Re-imagining the Buy-side Dealing Desk
Over the last few months discussions around the benefits of outsourcing the dealing desks have intensified. As a result of asset managers facing a number of pressures, from regulation to fee compression and performance, the option of outsourced dealing is gaining momentum. In a recent report, Consultancy Opimas suggests that by 2022, approximately 20% of investment managers will outsource at least some of their trading desks. We talk to Dan Shepherd, CEO of BTON Financial, an outsourced dealing desk for medium-sized asset managers, to find out how the industry is changing.
Tell us about BTON Financial? What does it provide?
We are an outsourced dealing desk focussed on electronification to enhance asset manager performance. Specifically, we perform the role of a broker-neutral, smart broker router. We receive orders via FIX and then send them out to the most appropriate broker by instrument type and customer.
What makes BTON Financial different?
Our real differentiation is our focus on using a technology slant to help mid- and small-sized asset managers survive and thrive in the post-MiFID II trading environment. Automation and electronification of the trading desk is happening at a rapid pace across asset classes. For example, according to a Greenwich report, in the U.S. corporate bond market, roughly 70% of the trades executed are for 100 bonds or fewer (equivalent to $100,000 or less) and over 90% are now done on electronic trading platforms. So at BTON Financial, we have set out to automate the trading process as much as possible.
We are also different in that we have no ties to existing brokers, meaning we can access the best facilities at which to execute trades. We think this independence is key to our success as it helps firms comply with MiFID-mandated best execution policies, and automation lends itself perfectly to comprehensive audit trails.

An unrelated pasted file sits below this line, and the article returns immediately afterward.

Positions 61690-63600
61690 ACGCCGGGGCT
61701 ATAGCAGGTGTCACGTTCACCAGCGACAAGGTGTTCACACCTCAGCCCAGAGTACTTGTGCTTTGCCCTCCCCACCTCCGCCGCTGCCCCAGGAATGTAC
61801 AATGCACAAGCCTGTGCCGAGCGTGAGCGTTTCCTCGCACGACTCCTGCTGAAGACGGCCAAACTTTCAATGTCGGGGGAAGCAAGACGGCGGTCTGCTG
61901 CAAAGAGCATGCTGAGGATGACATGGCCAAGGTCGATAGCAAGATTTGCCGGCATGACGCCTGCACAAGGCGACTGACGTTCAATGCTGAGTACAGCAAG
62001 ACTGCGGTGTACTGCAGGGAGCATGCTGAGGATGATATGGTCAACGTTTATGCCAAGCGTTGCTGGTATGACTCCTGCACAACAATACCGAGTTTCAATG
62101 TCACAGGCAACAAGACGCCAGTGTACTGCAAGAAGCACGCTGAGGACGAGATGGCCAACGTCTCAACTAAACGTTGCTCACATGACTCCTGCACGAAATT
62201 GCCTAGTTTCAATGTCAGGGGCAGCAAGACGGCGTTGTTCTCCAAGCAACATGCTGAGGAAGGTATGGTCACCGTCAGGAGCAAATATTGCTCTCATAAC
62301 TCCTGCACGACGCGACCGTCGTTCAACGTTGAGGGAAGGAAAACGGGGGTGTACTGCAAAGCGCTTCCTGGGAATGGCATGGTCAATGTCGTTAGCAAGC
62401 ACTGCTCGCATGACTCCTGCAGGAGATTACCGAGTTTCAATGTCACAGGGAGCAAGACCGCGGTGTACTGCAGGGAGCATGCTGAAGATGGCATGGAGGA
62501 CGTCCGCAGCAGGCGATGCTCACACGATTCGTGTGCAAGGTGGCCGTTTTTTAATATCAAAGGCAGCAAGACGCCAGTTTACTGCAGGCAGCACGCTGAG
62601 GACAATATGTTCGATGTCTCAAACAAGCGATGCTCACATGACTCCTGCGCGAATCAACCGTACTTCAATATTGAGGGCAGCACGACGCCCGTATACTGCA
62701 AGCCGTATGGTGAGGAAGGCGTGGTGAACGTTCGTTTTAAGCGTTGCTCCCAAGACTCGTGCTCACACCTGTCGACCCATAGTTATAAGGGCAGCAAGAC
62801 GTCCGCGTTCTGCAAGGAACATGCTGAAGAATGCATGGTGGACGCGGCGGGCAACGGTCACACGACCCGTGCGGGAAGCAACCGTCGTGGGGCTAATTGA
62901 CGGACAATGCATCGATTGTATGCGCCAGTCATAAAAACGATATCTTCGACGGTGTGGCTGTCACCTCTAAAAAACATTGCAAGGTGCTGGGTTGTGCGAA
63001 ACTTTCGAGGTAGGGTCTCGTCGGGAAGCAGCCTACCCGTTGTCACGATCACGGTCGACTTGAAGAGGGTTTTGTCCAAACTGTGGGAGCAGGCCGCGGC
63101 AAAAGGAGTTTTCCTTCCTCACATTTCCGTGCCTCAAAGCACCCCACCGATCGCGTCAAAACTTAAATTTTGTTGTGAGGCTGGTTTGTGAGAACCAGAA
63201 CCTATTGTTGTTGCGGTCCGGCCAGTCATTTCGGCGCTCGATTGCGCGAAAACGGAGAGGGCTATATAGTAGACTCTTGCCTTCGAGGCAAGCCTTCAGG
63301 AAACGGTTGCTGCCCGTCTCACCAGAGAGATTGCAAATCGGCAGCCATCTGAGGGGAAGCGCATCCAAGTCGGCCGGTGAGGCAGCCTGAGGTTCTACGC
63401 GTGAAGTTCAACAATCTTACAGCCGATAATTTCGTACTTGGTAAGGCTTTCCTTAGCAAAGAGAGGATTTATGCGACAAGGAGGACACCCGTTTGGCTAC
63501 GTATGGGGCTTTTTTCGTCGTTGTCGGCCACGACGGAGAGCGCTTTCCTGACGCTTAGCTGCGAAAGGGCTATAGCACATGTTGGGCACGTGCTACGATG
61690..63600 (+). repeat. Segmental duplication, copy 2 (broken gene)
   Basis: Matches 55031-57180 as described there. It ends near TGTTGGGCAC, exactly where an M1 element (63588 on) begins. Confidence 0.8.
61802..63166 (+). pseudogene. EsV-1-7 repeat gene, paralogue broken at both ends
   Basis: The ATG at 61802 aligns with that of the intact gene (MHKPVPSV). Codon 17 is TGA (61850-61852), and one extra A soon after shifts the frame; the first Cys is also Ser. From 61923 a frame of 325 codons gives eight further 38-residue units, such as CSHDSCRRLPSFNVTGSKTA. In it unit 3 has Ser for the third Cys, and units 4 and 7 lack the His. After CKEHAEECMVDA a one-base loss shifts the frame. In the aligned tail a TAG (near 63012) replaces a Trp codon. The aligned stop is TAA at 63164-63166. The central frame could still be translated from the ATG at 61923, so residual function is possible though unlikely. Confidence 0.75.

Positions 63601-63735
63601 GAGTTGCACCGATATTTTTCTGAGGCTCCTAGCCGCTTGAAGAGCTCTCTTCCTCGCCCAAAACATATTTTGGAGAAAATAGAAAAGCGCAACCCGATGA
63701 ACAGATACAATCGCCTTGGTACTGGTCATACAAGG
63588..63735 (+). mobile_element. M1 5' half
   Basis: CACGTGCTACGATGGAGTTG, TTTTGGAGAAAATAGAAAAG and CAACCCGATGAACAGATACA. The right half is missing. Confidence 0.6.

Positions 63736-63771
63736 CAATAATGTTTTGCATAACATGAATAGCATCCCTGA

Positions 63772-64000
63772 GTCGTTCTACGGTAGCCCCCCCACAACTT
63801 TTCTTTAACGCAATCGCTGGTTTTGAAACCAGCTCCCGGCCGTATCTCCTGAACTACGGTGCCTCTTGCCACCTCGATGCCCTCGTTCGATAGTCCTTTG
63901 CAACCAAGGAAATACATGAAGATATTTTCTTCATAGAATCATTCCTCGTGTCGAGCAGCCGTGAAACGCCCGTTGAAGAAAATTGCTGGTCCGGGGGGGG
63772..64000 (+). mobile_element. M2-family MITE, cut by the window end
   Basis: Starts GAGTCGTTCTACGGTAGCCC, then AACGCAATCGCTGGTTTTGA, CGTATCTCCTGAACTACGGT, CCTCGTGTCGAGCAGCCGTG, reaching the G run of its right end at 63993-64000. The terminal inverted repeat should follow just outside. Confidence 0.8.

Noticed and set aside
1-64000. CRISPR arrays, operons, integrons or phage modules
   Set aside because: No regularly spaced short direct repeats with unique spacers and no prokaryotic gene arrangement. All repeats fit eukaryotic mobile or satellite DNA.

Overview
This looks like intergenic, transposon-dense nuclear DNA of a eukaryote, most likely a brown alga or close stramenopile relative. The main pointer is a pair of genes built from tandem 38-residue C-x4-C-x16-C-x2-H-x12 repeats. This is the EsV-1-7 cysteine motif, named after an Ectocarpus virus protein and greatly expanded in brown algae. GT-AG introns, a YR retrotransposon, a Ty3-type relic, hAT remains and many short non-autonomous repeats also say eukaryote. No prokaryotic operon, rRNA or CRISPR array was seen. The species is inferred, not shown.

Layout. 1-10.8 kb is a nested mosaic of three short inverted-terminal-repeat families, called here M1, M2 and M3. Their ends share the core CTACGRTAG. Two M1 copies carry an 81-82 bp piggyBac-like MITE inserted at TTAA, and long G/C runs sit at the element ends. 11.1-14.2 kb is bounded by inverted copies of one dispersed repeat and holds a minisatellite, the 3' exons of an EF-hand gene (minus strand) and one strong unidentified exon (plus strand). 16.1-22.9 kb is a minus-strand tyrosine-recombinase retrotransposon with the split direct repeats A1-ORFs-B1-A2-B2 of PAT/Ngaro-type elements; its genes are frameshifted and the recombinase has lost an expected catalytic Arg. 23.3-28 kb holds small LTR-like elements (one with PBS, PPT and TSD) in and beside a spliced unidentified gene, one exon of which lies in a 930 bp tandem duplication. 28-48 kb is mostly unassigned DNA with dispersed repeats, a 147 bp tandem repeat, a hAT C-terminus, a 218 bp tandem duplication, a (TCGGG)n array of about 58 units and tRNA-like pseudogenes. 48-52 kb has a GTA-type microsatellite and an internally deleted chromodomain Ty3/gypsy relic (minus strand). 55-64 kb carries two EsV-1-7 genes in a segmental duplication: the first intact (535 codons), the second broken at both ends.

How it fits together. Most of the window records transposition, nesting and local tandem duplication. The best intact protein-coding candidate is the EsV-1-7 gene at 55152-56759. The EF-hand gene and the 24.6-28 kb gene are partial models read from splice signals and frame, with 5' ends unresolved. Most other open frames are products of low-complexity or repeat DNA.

In addition, because we charge a subscription fee through a SaaS model, rather than commission through a BPS model, we are much more aligned with our customer. The focus is not about the client trading more, but rather about trading in the right way.
What kind of interest is there from the buy-side in outsourcing their trading desk?
Our typical client is a traditional mid-sized asset manager with 150bn AUM and below. We help these firms achieve economies of scale though outsourcing. This helps the smaller asset managers keep up with the huge players who are in turn making significant moves on the technology-side of things.
We are also offering to augment existing trading desks for some larger asset managers who would like to better manage their large-in-scale and more esoteric trades. To achieve scale and cost reduction, these types of automatable trades can be filtered out to BTON Financial.
What do you think has prompted this interest?
Asset managers have been heavily affected by the MiFID II regulations. There has been a radical unbundling of services and clear lines are required for cost of research, trading, trade reporting and transaction reporting. In addition, heavily reduced margins are having an affect on large technology projects and overheads.
Mid- and small-sized asset managers need to change in order to survive in the new post-MiFID II environment. Larger firms on both the sell-side and buy-side have access to economies of scale which helps ensure their success. But the electronification brought about by MiFID II can also serve small and mid-sized firms as well, especially when accessed through a SaaS model. We can help smaller asset managers compete with the big players.
What do firms hope to achieve from outsourcing?
Outsourcing is a way for the smaller and mid-tier firms achieve economies of scale related to brokerage costs. In addition, by connecting to an outsourced trading desk functionality, traders can now have access to a greater set of data for trading decisions. Non-proprietary, consolidated data sets of executions conducted across the outsourced technology platform are anonymised and shared. Trading desks can then use this information to improve trading performance – something that would previously have been cost prohibitive for smaller firms to do on their own.